The purpose of the study is to evaluate the effectiveness and tolerability of
controlled-release paroxetine (Paxil-CR) compared to placebo (an inactive substance) for
individuals who continue to have symptoms of post traumatic stress disorder (PTSD) despite
receiving prolonged exposure therapy.
Post Traumatic Stress Disorder (PTSD) is common in the general population with the National
Comorbidity Survey reporting a lifetime prevalence of about 8% in the United States
(Kessler, et al 1995). PTSD is associated with marked symptomatic distress as well as
significant impairment, dysfunction and reduction in overall quality of life (Kessler,
2000). Both pharmacotherapeutic interventions, including serotonin selective reuptake
inhibitors (SSRIs), and psychosocial interventions such as cognitive-behavior therapy (CBT)
have demonstrated efficacy for PTSD (Davidson, 2001; Foa, 2000) However, although these
interventions can be helpful, many patients remain symptomatic despite initial treatment.
There is little data available to guide practice regarding the efficacy of "next step"
strategies for patients remaining symptomatic despite treatment.
In this study the researchers will examine the relative efficacy of the addition of the
SSRI, paroxetine-CR, compared to placebo for patients remaining symptomatic despite a brief
and intensive course of CBT.
This is a two phase, 14-16 week research study in which participants who remain symptomatic
at the end of one phase (4-6 weeks) enter into the next phase. In phase I, all participants
receive prolonged exposure (PE) therapy. Participants who continue to have significant
distress because of posttraumatic stress disorder after 8 sessions of therapy will enter
Phase II. In Phase II subjects will receive 5 more sessions of PE therapy and be randomly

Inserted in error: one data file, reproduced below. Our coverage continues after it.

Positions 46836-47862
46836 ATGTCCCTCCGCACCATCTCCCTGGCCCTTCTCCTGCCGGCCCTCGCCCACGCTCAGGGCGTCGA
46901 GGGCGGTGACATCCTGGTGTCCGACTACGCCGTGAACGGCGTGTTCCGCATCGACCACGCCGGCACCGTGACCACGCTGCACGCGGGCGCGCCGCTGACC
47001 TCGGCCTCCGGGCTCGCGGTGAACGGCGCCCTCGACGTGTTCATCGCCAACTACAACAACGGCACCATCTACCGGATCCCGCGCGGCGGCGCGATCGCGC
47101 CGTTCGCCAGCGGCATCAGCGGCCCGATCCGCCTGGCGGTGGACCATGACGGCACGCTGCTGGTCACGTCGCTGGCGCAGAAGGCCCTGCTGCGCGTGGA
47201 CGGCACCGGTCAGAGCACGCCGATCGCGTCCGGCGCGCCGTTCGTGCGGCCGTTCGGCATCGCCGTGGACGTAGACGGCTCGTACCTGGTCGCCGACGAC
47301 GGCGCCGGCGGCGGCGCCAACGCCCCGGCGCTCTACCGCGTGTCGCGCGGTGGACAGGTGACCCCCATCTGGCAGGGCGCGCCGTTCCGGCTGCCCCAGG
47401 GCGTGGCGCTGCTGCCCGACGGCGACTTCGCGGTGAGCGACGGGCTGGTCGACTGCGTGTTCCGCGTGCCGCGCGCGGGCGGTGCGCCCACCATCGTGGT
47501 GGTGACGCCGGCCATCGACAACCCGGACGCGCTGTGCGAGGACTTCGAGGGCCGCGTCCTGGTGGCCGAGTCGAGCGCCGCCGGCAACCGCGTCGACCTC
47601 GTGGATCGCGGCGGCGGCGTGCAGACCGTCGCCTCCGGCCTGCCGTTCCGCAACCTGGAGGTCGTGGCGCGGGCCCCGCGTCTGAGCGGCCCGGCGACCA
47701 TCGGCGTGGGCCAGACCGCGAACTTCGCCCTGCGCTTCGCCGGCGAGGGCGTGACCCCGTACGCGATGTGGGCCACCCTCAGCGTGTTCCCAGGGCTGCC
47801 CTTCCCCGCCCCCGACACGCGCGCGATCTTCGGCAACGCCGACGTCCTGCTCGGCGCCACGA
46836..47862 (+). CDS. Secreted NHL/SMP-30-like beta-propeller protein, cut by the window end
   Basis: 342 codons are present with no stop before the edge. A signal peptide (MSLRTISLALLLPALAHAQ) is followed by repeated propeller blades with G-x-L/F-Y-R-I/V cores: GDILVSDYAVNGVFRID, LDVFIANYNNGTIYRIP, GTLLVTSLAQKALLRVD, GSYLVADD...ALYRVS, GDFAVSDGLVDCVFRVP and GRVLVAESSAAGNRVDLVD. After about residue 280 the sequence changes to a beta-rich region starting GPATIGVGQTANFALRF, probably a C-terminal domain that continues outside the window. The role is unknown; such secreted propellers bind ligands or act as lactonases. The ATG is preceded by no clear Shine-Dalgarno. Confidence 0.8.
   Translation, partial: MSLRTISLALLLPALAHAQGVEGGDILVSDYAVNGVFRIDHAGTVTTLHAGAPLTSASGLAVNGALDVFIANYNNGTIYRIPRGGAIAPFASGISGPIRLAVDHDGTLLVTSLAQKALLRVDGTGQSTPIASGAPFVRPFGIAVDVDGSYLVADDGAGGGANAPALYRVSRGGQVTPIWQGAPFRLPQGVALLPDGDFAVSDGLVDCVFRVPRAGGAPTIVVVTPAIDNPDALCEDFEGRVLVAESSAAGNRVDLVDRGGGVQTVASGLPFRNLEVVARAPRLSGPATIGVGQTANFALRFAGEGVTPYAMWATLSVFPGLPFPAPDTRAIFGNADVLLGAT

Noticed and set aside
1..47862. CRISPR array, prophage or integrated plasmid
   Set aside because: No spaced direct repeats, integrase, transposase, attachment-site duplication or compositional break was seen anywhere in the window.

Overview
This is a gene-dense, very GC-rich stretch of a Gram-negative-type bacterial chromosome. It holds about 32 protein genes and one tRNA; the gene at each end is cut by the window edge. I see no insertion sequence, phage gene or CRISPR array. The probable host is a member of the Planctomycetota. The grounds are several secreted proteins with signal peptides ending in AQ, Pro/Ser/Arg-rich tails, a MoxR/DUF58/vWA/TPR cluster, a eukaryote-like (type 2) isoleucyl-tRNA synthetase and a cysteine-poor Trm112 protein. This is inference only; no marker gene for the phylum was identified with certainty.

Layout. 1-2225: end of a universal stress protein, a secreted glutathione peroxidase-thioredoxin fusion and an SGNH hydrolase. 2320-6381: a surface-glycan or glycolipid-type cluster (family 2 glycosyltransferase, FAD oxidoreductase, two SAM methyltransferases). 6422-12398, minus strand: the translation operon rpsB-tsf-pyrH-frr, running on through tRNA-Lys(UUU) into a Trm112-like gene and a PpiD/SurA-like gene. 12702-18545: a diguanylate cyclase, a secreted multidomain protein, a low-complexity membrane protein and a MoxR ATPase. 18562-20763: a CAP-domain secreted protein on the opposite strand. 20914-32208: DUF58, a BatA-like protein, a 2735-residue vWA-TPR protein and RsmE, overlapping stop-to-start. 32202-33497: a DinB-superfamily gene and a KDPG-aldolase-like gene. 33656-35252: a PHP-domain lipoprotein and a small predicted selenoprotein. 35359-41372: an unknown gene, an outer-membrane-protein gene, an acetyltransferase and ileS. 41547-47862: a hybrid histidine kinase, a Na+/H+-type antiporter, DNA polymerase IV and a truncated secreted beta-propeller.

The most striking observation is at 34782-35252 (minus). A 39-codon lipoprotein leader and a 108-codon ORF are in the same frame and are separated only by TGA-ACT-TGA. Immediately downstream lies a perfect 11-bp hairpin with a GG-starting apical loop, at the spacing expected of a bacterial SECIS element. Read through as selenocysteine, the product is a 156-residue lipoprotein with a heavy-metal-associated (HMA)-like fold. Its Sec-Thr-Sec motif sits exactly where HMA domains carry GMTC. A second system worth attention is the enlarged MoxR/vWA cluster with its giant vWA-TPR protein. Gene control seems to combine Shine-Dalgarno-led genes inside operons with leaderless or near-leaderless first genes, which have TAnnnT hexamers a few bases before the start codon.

assigned (by chance, like a flip of a coin) to receive paroxetine-cr (Paxil-CR) or placebo
(contains no active medication). Participants receive this combined treatment over the next
- Male or female outpatients at least 18 years of age with a primary (the condition
that is most central to the patient's current distress) psychiatric diagnosis of PTSD
as defined by DSM-IV criteria.
- Patients must have remained symptomatic (CGI-S > 3) and a score of at least 6 on the
Short PTSD Rating Interview (SPRINT) after a minimum of 7 sessions of PE (delivered
within 6 weeks) to be eligible for randomized treatment.
- Patients will be excluded from the study for serious medical illness or instability
for which hospitalization may be likely within the next three months.
- Pregnant or lactating women or those of childbearing potential not using medically
accepted forms of contraception will be excluded.
- Concurrent use of other psychotropic medications; all psychotropic medications
(excluding benzodiazepines) must be stopped at least one week prior to entry into the
initial PE phase of the study. Patients may remain on concomitant benzodiazepines
(<2 mg/d clonazepam or its equivalent), as long as the benzodiazepine therapy was
initiated at least 2 months prior to randomization and at a constant dose for >4
weeks prior to randomization; the dose will be held constant through the study.
- Lifetime diagnosis of schizophrenia or any other psychosis, mental retardation,
organic mental disorders, or bipolar disorder; obsessive-compulsive disorder, eating
disorders, cutting or other significant self-injurious behavior or alcohol/substance
abuse disorders within the last 6 months, are study exclusions. Patients with a
current primary diagnosis of major depression, dysthymia, social anxiety disorder and
generalized anxiety disorder are excluded - the presence of these disorders is
permissible as long as the PTSD is the predominant disorder.
- Patients with a history of hypersensitivity or poor response to paroxetine are
excluded. Concurrent dynamic or supportive psychotherapy is permitted as long as it
is has been ongoing for at least 2 months prior to onset of study entry.
- Patients with current compensation or legal actions related to the effects of the
trauma, or those with an ongoing relationship with their assailant.
- Patients with a positive toxicology screen at baseline consistent with evidence of
current substance abuse or dependence as determined by clinical interview.